Corrections concerning Trafigura were also published by The Times,[23][24] The Independent,[25] and The Guardian.[26]

In September 2009, The Guardian reported that Carter-Ruck demanded it delete published articles relating to the Trafigura toxic oil disaster, saying it was "gravely defamatory" and "untrue" to say that Trafigura's waste had been dumped cheaply and could have caused deaths and serious injuries. The Guardian later reported that Trafigura agreed to pay compensation to 31,000 West African victims. The Guardian also alleged that other media outlets in the Netherlands and Norway were also threatened with gagging orders.[27] These turned out to be NRK in Norway, and De Volkskrant and Greenpeace in the Netherlands.

In October 2009, The Guardian published an article stating that it had been prevented from reporting on a parliamentary matter, being "forbidden from telling its readers why the paper is prevented – for the first time in memory – from reporting parliament. Legal obstacles, which cannot be identified, involve proceedings, which cannot be mentioned, on behalf of a client who must remain secret. The only fact The Guardian can report is that the case involves the London solicitors Carter-Ruck." The paper further claimed that this case appears "to call into question privileges guaranteeing free speech established under the 1688 Bill of Rights".[28]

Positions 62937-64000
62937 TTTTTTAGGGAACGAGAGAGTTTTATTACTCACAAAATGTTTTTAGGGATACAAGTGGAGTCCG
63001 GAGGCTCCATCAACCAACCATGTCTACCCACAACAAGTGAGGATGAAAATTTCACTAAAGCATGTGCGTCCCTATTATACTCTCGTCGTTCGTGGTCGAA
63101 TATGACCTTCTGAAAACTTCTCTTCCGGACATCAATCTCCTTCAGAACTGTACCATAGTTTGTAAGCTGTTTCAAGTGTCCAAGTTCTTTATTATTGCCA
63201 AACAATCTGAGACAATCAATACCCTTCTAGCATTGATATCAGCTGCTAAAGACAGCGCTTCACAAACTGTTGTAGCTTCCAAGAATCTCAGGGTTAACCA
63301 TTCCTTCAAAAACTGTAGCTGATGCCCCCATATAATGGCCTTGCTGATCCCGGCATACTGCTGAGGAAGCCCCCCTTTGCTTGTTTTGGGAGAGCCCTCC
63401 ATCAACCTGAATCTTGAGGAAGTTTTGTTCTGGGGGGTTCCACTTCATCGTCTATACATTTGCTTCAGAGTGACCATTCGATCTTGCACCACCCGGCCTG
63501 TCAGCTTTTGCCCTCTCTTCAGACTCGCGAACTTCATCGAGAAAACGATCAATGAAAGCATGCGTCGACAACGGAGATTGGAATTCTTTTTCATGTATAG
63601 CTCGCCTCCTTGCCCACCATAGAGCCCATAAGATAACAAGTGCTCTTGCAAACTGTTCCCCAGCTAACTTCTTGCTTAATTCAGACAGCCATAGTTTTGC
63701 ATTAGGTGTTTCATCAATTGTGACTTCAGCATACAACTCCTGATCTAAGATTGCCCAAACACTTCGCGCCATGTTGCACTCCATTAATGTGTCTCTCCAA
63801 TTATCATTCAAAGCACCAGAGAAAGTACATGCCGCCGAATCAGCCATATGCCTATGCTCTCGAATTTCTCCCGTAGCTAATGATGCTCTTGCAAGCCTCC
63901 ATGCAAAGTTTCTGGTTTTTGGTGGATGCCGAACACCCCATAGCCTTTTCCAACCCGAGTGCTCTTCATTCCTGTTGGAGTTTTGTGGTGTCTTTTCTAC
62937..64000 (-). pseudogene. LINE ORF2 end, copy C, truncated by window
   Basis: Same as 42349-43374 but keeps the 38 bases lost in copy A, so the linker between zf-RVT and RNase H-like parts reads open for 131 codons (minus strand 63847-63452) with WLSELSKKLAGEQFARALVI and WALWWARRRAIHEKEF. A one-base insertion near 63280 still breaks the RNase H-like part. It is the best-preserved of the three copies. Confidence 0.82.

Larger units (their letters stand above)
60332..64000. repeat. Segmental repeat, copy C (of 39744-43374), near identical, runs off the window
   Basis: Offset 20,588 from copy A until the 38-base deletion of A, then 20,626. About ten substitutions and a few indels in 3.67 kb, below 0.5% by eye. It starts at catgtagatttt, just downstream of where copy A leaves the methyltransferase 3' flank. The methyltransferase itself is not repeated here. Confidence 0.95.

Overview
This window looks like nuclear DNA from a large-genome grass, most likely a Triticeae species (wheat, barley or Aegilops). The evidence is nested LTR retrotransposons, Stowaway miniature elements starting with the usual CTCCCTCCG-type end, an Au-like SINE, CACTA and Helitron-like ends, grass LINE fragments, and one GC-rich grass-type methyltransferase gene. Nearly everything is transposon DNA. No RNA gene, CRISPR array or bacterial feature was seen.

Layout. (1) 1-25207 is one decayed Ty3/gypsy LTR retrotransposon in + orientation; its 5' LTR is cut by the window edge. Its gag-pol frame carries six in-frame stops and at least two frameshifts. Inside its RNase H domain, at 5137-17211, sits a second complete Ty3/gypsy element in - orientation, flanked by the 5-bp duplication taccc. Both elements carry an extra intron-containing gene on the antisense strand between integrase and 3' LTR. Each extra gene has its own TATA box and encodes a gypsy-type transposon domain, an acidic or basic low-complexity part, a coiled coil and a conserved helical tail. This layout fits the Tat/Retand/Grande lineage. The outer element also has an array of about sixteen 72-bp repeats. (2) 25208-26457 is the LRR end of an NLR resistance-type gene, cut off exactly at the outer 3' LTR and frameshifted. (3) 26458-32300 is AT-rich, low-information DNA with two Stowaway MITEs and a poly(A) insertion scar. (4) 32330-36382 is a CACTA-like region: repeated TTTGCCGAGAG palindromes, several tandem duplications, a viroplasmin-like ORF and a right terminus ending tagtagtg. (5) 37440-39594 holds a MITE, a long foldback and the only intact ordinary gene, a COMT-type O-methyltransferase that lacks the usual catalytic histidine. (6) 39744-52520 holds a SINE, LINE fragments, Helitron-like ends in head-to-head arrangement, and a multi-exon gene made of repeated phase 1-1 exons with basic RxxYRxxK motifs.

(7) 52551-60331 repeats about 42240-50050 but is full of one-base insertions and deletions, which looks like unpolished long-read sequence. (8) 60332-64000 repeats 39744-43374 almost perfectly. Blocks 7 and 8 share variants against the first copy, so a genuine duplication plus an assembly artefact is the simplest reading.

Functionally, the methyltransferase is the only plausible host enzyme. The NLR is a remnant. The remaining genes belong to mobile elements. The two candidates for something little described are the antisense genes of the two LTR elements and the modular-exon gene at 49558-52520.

The question subject to the gagging order was from Paul Farrelly, MP for Newcastle-under-Lyme:

To ask the Secretary of State for Justice, what assessment he has made of the effectiveness of legislation to protect (a) whistleblowers and (b) press freedom following the injunctions obtained in the High Court by (i) Barclays and Freshfields solicitors on 19 March 2009 on the publication of internal Barclays reports documenting alleged tax avoidance schemes and (ii) Trafigura and Carter-Ruck solicitors on 11 September 2009 on the publication of the Minton report on the alleged dumping of toxic waste in the Ivory Coast, commissioned by Trafigura.[29]

The following day the firm agreed to discharge the order preventing the reporting of the events, which concerned Trafigura and a draft chemistry report into the oil slops incident in Côte d'Ivoire.[30][31] Trafigura maintained that the report was a superseded draft report which was legally privileged and confidential, and that it had been obtained illegally and passed to The Guardian.[32][full citation needed]

According to a press release on Carter-Ruck's website, the reason that The Guardian could not report the question asked by Paul Farrelly was because a gagging order had been in place since 11 September 2009, before the MP asked the question. They also stated that it had never been their intention to prevent the press reporting on parliament and that they had since agreed on changes with The Guardian to the gagging order so that they could report on the issue.[33] The firm also pointed out that The Guardian had in fact consented to the order preventing the newspaper from publishing any article about the chemistry report.

Subsequently, lawyers advising the Speaker of the House of Commons are reported to have agreed with Carter-Ruck's interpretation that the injunction as initially granted did prevent the press from reporting the Parliamentary question.[34]

The Conservative MP Peter Bottomley reported the firm to the Law Society due to their actions which prevented The Guardian covering parliamentary proceedings,[35] but the Law Society did not uphold any complaint.

Craig Ames and Robert McGee